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Pricing Systems, Indexes, and Price Behavior
Nancy and Richard Ruggles's seminal work on prices has a contemporary relevance for modern-day theorists and practitioners. These carefully selected essays provide a core analysis of pricing systems and the behavior and measurement of prices.
Initially, the authors examine pricing systems and the role of prices in the theories of value and income distribution. They examine the theory of marginal cost pricing and the welfare basis of the marginal cost pricing principle before focusing on the problems of measuring price changes over time and space. They also examine the reliability of domestic price statistics and price indices and offer an evaluation of the wholesale price index. They expand this analysis to examine the behavior of prices, costs, wage rates and earnings in the United States economy, placing particular emphasis on inflation between 1950 and 1973 and on price stability and economic growth.
This book will be invaluable to academics, statisticians and policymakers with an interest in micreoconomics and pricing.
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What Reviewers Are Saying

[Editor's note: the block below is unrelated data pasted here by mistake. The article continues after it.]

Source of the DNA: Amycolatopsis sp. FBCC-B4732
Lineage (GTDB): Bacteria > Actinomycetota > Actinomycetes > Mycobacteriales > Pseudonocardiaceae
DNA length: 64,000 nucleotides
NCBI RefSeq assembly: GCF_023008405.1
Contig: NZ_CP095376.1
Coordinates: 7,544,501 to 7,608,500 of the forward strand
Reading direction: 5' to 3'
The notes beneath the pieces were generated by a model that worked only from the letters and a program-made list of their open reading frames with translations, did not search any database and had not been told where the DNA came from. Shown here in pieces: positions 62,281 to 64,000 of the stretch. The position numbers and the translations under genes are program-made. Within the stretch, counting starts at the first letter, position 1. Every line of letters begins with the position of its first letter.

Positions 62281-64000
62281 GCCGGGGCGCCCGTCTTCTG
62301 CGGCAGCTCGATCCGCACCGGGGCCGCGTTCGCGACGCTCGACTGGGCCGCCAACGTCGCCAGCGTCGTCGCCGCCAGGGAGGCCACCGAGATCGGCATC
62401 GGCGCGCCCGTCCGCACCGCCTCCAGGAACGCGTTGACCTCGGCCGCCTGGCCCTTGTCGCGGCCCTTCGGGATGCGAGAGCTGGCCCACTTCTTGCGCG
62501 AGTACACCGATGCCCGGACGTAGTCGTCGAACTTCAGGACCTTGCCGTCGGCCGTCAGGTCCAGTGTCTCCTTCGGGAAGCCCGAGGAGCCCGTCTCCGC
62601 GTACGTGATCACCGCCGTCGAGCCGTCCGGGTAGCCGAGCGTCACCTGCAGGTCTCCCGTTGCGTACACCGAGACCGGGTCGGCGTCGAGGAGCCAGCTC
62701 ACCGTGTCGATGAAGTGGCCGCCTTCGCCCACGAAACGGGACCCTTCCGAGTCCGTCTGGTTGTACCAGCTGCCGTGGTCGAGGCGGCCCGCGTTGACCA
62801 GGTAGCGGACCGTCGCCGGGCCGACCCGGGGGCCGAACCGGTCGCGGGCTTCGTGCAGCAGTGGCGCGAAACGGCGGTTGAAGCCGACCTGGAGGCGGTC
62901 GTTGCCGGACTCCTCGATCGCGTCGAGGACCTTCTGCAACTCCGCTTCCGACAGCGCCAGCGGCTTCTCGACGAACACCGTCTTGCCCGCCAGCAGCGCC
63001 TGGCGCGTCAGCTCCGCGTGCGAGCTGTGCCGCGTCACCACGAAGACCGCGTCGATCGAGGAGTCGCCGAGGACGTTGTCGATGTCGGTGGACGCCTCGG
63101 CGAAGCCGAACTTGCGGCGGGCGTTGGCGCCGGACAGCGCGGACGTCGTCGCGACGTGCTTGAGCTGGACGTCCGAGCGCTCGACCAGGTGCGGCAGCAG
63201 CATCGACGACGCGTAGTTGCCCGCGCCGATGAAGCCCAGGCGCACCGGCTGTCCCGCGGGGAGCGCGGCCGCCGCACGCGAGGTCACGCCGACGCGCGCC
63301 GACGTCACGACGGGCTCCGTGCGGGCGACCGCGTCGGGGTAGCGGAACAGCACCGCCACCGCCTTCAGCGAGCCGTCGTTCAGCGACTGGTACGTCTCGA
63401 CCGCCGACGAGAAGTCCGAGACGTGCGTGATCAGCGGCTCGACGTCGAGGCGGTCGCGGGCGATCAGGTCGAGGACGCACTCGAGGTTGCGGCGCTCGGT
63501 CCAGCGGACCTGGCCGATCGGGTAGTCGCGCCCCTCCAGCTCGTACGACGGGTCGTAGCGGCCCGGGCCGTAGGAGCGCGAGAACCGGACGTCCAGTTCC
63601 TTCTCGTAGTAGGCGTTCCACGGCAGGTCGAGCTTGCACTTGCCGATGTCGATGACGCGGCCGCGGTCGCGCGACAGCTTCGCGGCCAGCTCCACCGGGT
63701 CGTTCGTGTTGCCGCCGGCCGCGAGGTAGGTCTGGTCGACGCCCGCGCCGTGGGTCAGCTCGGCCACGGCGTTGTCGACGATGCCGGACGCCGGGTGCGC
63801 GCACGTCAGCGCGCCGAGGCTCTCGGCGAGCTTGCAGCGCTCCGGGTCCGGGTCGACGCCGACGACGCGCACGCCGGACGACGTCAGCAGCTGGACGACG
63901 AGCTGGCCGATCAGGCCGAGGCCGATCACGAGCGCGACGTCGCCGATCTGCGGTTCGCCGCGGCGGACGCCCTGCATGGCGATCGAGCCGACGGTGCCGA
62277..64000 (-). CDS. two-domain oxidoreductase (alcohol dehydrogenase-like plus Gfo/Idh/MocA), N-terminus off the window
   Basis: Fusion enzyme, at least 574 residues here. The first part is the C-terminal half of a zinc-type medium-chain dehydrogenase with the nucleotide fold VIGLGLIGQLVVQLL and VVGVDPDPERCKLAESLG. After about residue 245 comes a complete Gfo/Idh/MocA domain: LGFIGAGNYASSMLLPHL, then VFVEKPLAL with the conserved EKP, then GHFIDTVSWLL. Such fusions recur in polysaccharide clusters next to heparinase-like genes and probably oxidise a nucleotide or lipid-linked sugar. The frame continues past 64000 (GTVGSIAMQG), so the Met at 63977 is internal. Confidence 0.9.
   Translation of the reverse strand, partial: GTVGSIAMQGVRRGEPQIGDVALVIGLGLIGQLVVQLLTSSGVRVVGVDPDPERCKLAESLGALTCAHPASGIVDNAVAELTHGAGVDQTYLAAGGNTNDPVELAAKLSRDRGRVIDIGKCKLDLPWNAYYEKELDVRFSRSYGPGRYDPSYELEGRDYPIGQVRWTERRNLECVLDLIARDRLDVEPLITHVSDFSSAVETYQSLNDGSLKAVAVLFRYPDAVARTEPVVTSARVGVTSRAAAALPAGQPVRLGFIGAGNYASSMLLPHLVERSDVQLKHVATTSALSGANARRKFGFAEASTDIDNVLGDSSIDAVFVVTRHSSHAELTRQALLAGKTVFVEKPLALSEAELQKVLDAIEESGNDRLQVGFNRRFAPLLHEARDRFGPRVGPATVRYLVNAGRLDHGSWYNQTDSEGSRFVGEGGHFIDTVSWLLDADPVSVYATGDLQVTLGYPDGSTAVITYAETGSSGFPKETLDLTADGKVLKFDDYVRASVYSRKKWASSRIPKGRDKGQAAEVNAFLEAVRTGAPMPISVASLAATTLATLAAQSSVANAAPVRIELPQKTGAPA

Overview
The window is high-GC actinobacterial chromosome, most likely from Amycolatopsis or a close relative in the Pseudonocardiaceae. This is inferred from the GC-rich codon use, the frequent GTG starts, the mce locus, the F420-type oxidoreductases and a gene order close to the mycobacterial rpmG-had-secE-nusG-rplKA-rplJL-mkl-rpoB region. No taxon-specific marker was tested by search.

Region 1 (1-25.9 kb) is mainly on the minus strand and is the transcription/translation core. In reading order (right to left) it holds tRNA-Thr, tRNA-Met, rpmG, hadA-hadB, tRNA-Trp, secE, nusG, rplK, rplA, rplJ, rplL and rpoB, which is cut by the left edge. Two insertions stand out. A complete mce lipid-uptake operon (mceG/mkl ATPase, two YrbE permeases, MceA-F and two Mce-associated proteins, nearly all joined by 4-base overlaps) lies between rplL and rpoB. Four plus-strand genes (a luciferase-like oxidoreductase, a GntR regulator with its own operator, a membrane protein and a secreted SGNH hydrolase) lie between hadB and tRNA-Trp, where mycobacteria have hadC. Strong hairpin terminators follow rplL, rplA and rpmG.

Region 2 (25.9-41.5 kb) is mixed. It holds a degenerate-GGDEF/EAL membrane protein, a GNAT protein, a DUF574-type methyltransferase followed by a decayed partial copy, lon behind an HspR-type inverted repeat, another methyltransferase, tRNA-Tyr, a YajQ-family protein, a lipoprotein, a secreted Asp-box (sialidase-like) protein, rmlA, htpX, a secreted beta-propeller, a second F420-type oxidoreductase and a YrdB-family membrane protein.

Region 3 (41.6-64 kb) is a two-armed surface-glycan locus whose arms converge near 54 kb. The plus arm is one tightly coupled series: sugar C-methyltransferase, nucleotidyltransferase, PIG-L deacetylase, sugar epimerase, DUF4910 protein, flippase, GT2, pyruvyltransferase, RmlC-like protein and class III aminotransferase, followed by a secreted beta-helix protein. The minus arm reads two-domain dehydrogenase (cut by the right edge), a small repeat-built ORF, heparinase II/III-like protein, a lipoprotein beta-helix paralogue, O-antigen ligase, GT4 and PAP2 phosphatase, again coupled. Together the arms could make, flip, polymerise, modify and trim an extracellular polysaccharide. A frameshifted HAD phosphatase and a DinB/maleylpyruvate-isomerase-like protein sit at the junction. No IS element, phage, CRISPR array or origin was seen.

`Richard Ruggles, often assisted by Nancy Ruggles, has been a major contributor to national income accounting and to the empirical study of microeconomics and macroeconomics using that and other data. He has focused on the quantitative analysis of actual economic systems in a discipline increasingly preoccupied with abstract pure conceptual models. Like the work of Simon Kuznets and others, Ruggles's analyses encompass an unusually wide range of variables.' -- Warren J. Samuels, Michigan State University, US `[Nancy and Richard Ruggles] were able to state and explain theoretical propositions and debates clearly and accurately, and they skilfully and tellingly brought empirical data to bear. These essays were written between 1940 and 1990 but almost all of them are very relevant to issues of great importance in 2000.' -- From the foreword by James Tobin `They are clearly a classic team that has contributed enormously to national income account analysis over the years. The recent concern about measuring prices and productivity and about the correct indexing for Social Security has brought renewed attention to their work. Every serious economics library should have the volumes.' -- Martin Feldstein, National Bureau of Economic Research, US